Chasing Savanna: Investigators, relocator recount case - WCIV-TV | ABC News 4 - Charleston News, Sports, Weather

20 years of chasing Savanna: Investigators, relocator recount case

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By Stacy Jacobson, Nikki Gaskins and Sam Tyson

ISLE OF PALMS, S.C. (WCIV) – On April 24, 1994, police found Dorothy Lee Barnett's car parked outside her Isle of Palms home with the keys still inside. Her home was empty.

The find came shortly after Barnett failed to return her 10-month-old daughter, Savanna Todd, to the girl's grandmother in West Ashley.

It sparked a missing persons case that spanned four continents and nearly 20 years.

A copy of the original police report shows that the infant girl's father called police shortly after 10 p.m. The report says Harris Todd's attorney had called police two other times earlier in the day asking for officers to check on Barnett and the baby.

Savanna was supposed to be returned to her grandmother's house by 6 p.m., the report states, but four hours later she and Barnett were nowhere to be found and Todd was reporting her missing.

Officers checked area hospitals and cab companies, according to the report.

However, Barnett had taken her daughter and was long gone – and operating under an assumed name, according to court affidavits released this week.

The chief of police on Isle of Palms at the time of Barnett and Savanna's disappearance was Jim Arnold.

Arnold said he searched the mother's home and found it in disarray. There were empty spaces in closets and maps in several rooms with different cities circled and routes highlighted.

"I recall just seeing the maps," he said. "There were circles of places outside South Carolina and out of the country."

Police thought she had been looking to run from the Lowcountry, Arnold said. He added it was almost like she was trying to throw police off her tracks by leaving the maps out.

Arnold said they called in the FBI because it looked as though Barnett had taken her daughter out of state or overseas. Todd told police Barnett had the finances and resources to go anywhere she wanted, Arnold recalled.

"He was very angry," Arnold said.

Todd told police that he thought his ex-wife was not thinking clearly, possibly even having mental problems.

"I just think he was saying she was not as strong mentally as she should've been," Arnold said.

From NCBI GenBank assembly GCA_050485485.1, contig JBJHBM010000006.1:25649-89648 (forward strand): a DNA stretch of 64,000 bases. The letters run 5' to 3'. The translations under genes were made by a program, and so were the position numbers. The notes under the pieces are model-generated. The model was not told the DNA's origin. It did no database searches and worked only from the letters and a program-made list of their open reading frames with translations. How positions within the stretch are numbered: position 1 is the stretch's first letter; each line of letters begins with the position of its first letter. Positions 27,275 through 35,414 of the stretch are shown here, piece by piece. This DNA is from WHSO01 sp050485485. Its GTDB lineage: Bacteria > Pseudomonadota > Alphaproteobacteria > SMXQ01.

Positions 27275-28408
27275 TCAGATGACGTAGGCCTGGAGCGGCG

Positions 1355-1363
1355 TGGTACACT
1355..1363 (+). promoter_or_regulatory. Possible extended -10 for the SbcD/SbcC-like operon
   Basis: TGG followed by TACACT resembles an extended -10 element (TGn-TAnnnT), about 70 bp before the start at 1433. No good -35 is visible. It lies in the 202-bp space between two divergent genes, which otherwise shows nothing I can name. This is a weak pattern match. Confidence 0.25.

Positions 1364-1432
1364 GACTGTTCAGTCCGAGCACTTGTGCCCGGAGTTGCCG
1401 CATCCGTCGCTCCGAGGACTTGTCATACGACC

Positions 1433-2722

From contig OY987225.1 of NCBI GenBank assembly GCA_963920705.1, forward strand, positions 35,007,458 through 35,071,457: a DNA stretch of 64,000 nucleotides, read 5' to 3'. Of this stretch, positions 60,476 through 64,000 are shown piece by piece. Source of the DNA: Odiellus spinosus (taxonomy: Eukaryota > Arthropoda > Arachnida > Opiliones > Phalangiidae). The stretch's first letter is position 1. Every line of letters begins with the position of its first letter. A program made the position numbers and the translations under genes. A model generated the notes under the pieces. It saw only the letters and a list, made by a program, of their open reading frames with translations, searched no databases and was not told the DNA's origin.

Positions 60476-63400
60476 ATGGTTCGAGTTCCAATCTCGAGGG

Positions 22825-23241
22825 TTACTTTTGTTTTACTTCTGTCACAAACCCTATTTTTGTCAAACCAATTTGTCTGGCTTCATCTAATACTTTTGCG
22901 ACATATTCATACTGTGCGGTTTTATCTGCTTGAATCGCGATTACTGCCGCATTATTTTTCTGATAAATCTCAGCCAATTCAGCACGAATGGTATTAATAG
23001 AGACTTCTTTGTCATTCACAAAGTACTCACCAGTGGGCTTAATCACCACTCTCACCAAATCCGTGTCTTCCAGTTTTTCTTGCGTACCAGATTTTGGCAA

But Arnold pointed out there were two sides to the story and he knew there were fights over custody and visitation. Todd had been granted custody and, based on court records, Barnett took baby Savanna on her first visitation and never returned.

In that February 1994 episode, Todd's attorney had to obtain an emergency order to return Savanna to her father. The attorney threatened Barnett that she'd be held in contempt of court. She told the attorney she didn't care.

Arnold said the entire case felt like someone was playing a trick on them. There were false leads and family in nearby Summerville and Edisto. And then there were the maps that were left behind and looked intentional, Arnold said.

"Everything was laid out there for us seemingly like it was going to be an easy case," he said. "But I know to the father, I'm sure it was excruciatingly frustrating he couldn't find his daughter."

Arnold left the Isle of Palms in 1995 and hasn't heard much since then.

Arnold said for Barnett to change her name and live another normal life, it made it very difficult for law enforcement to locate her.

"If you pay your bills, do everything like you're supposed to, there's no reason for law enforcement to find you," he said.

But ultimately Barnett was found in Australia, living her life as Alexandria Geldenhuys. She even changed her daughter's name to Samantha. She was arrested Nov. 4.

She's currently being held without bond until an extradition hearing can be scheduled.

 

Divorce documents paint a picture of long-term abuse

Documents from the couple's divorce showed Barnett grew up in Florida and overseas, in Belize. She never knew her father because he had died when she was just an infant.